Apostille

APOSTILLE (If the country that issues the document IS a part of the Apostille Convention)

All documents coming from such a country have to be apostilled; which means:

  • If the document is issued by a private entity or an Institution that doesn´t have an officer´s signature registered with the Ministry of Foreign Affairs:

    1. the signature of the official has to be authenticated by a Notary Public certifying legal existence and validity of the entity, as well as the power the representative bears, and that these powers entitle him/her to sign commitments for the entity. 

    2. The Notary’s signature has to be authenticated by the County or Local Government Clerk.

    3. The County or Local Government Clerk has to be apostilled by the Ministry of Foreign Affairs in most countries. In most jurisdictions, the documents issued by government officials will only need to go to the Ministry of Foreign Affairs, or equivalent, because these institutions normally have some of their officials´ signatures registered with the Ministry or Secretary of State. It is important to ask whether the official, clerk or Notary have their signatures registered or not, and explain what you need the document for, so they will have it signed by the correct person.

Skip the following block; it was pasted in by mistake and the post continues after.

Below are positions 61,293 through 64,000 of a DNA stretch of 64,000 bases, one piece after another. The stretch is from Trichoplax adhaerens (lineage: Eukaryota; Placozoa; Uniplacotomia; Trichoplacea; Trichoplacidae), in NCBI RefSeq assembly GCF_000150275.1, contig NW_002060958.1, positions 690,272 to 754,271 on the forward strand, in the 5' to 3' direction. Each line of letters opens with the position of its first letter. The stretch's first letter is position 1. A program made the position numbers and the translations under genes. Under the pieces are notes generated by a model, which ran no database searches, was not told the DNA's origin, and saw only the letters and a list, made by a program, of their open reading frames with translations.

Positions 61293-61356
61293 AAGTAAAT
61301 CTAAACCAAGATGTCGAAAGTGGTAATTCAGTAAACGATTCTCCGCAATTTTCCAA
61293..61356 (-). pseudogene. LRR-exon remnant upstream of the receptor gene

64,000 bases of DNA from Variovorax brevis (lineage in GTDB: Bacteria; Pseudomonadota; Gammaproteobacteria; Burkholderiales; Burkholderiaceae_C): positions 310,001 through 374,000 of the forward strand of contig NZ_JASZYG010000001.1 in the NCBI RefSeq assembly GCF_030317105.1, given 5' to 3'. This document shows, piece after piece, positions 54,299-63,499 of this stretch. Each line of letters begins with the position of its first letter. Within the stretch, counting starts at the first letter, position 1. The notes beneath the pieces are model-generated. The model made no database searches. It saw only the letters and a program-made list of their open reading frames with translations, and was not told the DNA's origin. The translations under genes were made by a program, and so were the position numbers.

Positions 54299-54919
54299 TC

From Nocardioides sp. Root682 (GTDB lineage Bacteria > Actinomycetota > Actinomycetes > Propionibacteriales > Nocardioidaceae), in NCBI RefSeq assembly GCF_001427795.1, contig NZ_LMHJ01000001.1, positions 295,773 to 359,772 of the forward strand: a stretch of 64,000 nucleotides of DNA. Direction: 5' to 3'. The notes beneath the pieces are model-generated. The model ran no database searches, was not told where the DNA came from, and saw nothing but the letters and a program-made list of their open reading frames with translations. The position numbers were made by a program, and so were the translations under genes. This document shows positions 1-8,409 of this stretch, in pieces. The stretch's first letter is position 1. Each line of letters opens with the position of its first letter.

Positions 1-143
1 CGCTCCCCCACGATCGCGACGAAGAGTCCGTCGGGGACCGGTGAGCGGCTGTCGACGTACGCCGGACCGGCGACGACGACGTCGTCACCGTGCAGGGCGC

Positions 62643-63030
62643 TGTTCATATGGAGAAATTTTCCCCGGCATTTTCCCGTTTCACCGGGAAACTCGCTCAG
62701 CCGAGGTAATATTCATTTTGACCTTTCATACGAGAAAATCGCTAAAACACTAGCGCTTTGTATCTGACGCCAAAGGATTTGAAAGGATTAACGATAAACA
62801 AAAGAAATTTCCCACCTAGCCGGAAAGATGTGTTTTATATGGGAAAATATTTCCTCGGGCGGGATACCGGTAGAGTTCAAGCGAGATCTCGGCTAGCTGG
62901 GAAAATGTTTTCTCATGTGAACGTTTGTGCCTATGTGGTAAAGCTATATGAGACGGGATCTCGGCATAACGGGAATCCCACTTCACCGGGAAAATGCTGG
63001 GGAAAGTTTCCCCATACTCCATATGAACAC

• If the document is issued by an officer that has their signature registered with the Ministry or Secretary of State, it goes directly to them;

  • Apostilled by the Ministry of Foreign Affairs, Secretary of State or similar (Ministry of Foreign Affairs in most countries) of the jurisdiction in which the document was issued.

APOSTILLE (If the country that issues the document IS a part of the Apostille Convention)

All documents coming from such a country have to be apostilled; which means:

  • If the document is issued by a private entity or an Institution that doesn´t have an officer´s signature registered with the Ministry of Foreign Affairs:

    1. the signature of the official has to be authenticated by a Notary Public certifying legal existence and validity of the entity, as well as the power the representative bears, and that these powers entitle him/her to sign commitments for the entity. 

    2. The Notary’s signature has to be authenticated by the County or Local Government Clerk.

    3. The County or Local Government Clerk has to be apostilled by the Ministry of Foreign Affairs in most countries. In most jurisdictions, the documents issued by government officials will only need to go to the Ministry of Foreign Affairs, or equivalent, because these institutions normally have some of their officials´ signatures registered with the Ministry or Secretary of State. It is important to ask whether the official, clerk or Notary have their signatures registered or not, and explain what you need the document for, so they will have it signed by the correct person.

  • If the document is issued by an officer that has their signature registered with the Ministry or Secretary of State, it goes directly to them;

  • Apostilled by the Ministry of Foreign Affairs, Secretary of State or similar (Ministry of Foreign Affairs in most countries) of the jurisdiction in which the document was issued.